My household growing up wasn’t exactly rife with vegetables. We ate a lot of tomatoes, a green salad most nights, occasionally green beans, or artichokes or asparagus or sometimes even spinach, but the more esoteric or unapproachable vegetables were not to be seen on the dinner table. This is mostly due to my dad, who, while otherwise epicurean in his tastes, is not the most veggie-loving guy.
Because of this, I was never introduced to some of the “challenging” vegetables in their “challenging” form (presumably poorly prepared by a harried mother who is just trying to get her kids to eat something green for once). I first encountered parsnips while studying abroad in England in college (and they are DELICIOUS), winter squash (other than pumpkin pie) was at a little Italian restaurant in the East Village when I was in law school (wood oven, lots of cheese), and beets (other than the canned variety common in salad bars) were in a lovely fresh salad with good goat cheese. But the lowly and much maligned brussels sprout was first eaten in my own kitchen, thanks to a mouthwatering recipe in Gourmet magazine (it involved scallops).
Brussels sprouts have since become one of my favorite vegetables, with their nutty flavor, tendercrisp texture and whimsical form (my childhood of playing with dollhouses predisposes me to love miniature things). When fall comes around and I start to see those little guys in the market, they come into regular rotation — usually thrown into a hot oven with some olive oil and salt to brown up, but sometimes in salads, in sautes and in that scallop dish from years ago. Now that I am a brussels sprout fanatic though, I find I need to convert the unbelievers (like my dad), and olive oil and salt, divine though they may be, just don’t cut it.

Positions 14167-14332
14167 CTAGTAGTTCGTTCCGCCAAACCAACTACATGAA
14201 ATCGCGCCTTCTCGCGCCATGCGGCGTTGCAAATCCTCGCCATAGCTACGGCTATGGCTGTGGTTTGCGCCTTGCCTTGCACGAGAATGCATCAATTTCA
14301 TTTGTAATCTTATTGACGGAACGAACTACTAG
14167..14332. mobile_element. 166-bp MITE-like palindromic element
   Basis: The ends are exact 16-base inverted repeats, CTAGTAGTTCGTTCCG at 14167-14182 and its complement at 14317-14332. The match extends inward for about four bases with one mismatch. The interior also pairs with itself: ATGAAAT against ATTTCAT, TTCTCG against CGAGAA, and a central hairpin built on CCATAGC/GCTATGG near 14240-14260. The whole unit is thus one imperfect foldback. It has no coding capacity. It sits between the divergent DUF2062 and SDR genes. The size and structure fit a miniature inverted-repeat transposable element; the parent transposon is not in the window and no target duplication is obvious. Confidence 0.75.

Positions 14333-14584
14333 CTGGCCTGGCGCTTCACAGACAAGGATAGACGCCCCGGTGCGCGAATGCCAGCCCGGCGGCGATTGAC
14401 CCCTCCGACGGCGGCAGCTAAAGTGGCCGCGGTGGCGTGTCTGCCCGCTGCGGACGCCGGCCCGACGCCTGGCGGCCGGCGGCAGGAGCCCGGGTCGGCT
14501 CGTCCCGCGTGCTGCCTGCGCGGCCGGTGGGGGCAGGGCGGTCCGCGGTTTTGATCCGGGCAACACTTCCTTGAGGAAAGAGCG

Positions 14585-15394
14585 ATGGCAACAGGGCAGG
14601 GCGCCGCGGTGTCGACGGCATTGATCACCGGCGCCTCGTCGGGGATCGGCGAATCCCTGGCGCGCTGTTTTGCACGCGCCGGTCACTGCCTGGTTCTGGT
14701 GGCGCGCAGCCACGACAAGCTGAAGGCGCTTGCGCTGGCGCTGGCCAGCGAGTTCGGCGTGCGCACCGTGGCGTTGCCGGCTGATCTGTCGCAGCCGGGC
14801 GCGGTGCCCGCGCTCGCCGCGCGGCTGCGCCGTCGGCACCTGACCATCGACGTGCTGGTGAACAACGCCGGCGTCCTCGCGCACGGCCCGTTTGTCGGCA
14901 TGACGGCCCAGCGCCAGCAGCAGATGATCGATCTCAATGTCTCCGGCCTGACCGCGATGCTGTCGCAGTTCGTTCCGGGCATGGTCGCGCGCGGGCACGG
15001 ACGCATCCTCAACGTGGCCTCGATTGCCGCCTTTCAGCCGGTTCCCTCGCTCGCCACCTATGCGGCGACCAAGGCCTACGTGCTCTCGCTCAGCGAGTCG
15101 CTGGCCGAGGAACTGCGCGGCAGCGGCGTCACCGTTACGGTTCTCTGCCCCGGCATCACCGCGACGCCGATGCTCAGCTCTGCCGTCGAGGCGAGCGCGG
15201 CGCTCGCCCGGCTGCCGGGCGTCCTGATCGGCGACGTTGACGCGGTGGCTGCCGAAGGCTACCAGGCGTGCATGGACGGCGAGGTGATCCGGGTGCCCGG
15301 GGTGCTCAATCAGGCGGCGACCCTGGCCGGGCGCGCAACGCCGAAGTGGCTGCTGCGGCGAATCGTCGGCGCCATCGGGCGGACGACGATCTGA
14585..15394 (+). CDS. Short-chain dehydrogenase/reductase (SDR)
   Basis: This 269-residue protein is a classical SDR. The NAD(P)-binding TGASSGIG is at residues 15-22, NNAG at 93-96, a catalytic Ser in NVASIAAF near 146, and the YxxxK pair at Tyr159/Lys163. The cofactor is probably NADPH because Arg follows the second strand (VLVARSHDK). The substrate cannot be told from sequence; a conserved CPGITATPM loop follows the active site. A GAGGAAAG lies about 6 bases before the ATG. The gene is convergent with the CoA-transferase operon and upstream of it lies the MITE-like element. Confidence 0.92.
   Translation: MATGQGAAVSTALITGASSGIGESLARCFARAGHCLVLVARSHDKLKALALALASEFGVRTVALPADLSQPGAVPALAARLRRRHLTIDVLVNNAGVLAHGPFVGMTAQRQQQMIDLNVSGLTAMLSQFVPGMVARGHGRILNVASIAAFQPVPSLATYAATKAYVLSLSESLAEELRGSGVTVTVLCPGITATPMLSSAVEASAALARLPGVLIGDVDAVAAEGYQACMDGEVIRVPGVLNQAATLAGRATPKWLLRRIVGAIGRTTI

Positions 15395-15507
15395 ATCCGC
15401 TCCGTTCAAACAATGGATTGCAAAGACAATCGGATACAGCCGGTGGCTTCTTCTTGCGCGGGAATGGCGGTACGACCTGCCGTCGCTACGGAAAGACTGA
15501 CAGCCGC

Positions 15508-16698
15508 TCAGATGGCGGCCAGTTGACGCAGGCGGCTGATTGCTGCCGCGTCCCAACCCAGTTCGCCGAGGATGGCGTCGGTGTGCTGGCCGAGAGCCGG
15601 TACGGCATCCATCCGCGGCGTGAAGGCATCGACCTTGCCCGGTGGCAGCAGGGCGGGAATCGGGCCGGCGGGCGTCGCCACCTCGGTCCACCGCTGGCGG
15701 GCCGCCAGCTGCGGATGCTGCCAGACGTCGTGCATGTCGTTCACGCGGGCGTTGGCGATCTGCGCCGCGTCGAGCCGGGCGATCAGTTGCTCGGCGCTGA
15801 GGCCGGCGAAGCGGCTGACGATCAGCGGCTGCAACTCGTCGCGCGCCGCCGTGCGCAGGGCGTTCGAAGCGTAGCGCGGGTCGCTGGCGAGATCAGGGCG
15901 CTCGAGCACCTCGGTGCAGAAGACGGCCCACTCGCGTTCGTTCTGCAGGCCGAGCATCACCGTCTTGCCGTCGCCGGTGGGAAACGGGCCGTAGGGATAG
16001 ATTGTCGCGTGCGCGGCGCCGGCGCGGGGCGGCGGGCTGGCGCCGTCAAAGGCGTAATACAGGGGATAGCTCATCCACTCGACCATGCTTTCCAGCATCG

Enter bacon. While I am still doubtful about the ubiquity of bacon (does it really make EVERYTHING better?) it does have a natural affinity with brussels sprouts — the smokiness and the salt really highlight the nuttiness of the sprout. Add some cream for sweetness and a touch of lemon juice to brighten the whole dish, and you have a brussels sprouts dish that even the vegetable phobic could love. Of course, cream and bacon do not a light dish make, but with the holidays coming up, this is a perfect dish to grace the Thanksgiving table as an alternative to all that disgustingly healthy turkey. (I’ve also made it with a tablespoon of butter in place of the bacon and it’s still pretty fabulous, in case you’re a vegetarian or don’t eat pork.) You might just find that brussels sprouts are your new best friend.
- 1 pound brussels sprouts
- 2 pieces bacon, roughly chopped
- ½ cup heavy cream
- 1 pinch salt
- 1 tablespoon lemon juice
- 2 tablespoons flat leaf parsley, chopped
- Wash brussels sprouts, remove outer leaves and bottoms, slice in half.
- In a large heavy saucepan that has a tight fitting lid, brown bacon until crisp. Remove bacon, leaving fat in the pan.
- Add brussels sprouts to bacon fat and cook over high heat, stirring frequently, until sprouts have begun to brown.
- Add cream and a pinch of salt, stir, then cover with a lid and cook over medium low heat until cream is absorbed, about 15 minutes.
- Add lemon juice to sprouts and stir to combine. Finish by sprinkling parsley and crumbled chopped bacon over the dish.